Pope Francis has called on the faithful to imitate Christ’s meekness and humility, especially when helping the poor and the marginalized.
To be meek and humble of heart, he told pilgrims in St. Peter’s Square on Sunday, “helps us not only to take the weight of the other, but also to not impose upon them our own personal views, our judgments and our criticism.”
Addressing the crowd under hot, sunny Rome skies before reciting the Angelus prayer, the Holy Father focused on the words of today’s Gospel from the book of Matthew, in which Jesus says: “Come unto me, all ye that labor and are heavy laden, and I will give you rest”.
The poor and the marginalized always ran after Jesus to listen to “his word that gives hope”, the Pope said, and, in turn, Jesus sought out such people, calling them to himself and promising them relief and solace.
But the Pope stressed that Jesus’ invitation extends to many brothers and sisters today, “weighed down by poor living conditions, difficult life situations and, sometimes, with no valid points of reference. “
Such people, in poor and rich countries, are “harassed and helpless under the unbearable weight of abandonment and indifference,” he continued. They are “tested by poverty” and a life of “dissatisfaction and frustration”, forcing many of them to emigrate at risk of their own lives.
“Many more, every day, carry the weight of an economic system that exploits man, imposes an unbearable “yoke”, and that the privileged few don’t want to lead,” he added. “To each of these sons of the Father who is in heaven, Jesus says, “Come unto me, all of you.”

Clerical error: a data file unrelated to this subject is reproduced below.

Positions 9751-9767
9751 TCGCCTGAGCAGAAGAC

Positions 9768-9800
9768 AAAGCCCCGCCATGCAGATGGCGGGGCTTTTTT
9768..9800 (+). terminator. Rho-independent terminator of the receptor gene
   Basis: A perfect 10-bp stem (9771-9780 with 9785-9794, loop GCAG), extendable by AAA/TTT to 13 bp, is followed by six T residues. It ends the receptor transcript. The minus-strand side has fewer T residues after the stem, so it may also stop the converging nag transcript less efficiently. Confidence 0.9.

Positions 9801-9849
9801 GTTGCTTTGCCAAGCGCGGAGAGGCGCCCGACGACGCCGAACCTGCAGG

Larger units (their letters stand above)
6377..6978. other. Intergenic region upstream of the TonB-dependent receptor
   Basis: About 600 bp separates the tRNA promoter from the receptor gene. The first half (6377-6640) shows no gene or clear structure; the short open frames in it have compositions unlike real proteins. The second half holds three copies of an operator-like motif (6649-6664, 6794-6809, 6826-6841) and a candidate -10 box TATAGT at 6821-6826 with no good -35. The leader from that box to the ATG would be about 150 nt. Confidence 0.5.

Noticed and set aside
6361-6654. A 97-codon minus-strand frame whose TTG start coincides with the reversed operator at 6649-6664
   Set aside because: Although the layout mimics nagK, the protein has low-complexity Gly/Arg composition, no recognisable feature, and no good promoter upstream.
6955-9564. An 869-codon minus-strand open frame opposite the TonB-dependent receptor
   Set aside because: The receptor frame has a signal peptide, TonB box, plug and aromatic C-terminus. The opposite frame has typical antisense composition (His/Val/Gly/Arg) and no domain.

Speaking off the cuff, the Pope underlined that Jesus includes everyone in this invitation, also those “who possess everything” but whose hearts are “empty, without God.” The invitation to come to Jesus is “for everyone,” the Pope said, “but in a special way for these who suffer the most.”
He then drew attention to a second invitation of Jesus which, he said, “is like a commandment: ‘Take my yoke upon you and learn from me, for I am meek and humble of heart’”.
“Once the solace and comfort of Christ is received, we are called in turn to become solace and comfort for our brothers, with a meek and humble attitude, in imitation of the Master,” the Pope explained. “This meekness and humility of heart helps us not only to take the weight of the other, but also to not impose upon them our own personal views, our judgments and our criticism.”
The Holy Father closed by invoking the Blessed Virgin Mary, under whose mantle she welcomes “all harassed and helpless people, so that through an enlightened faith, witnessed in life, we can be of relief to those who need help, tenderness and hope.”
After the Angelus prayer, the Pope had words of greeting for a select group of pilgrims, including parishioners from the parish of Salzano where Don Giuseppe Sarto – later Pope St. Pius X – was parish priest. This year the Church commemorates the centenary of his death.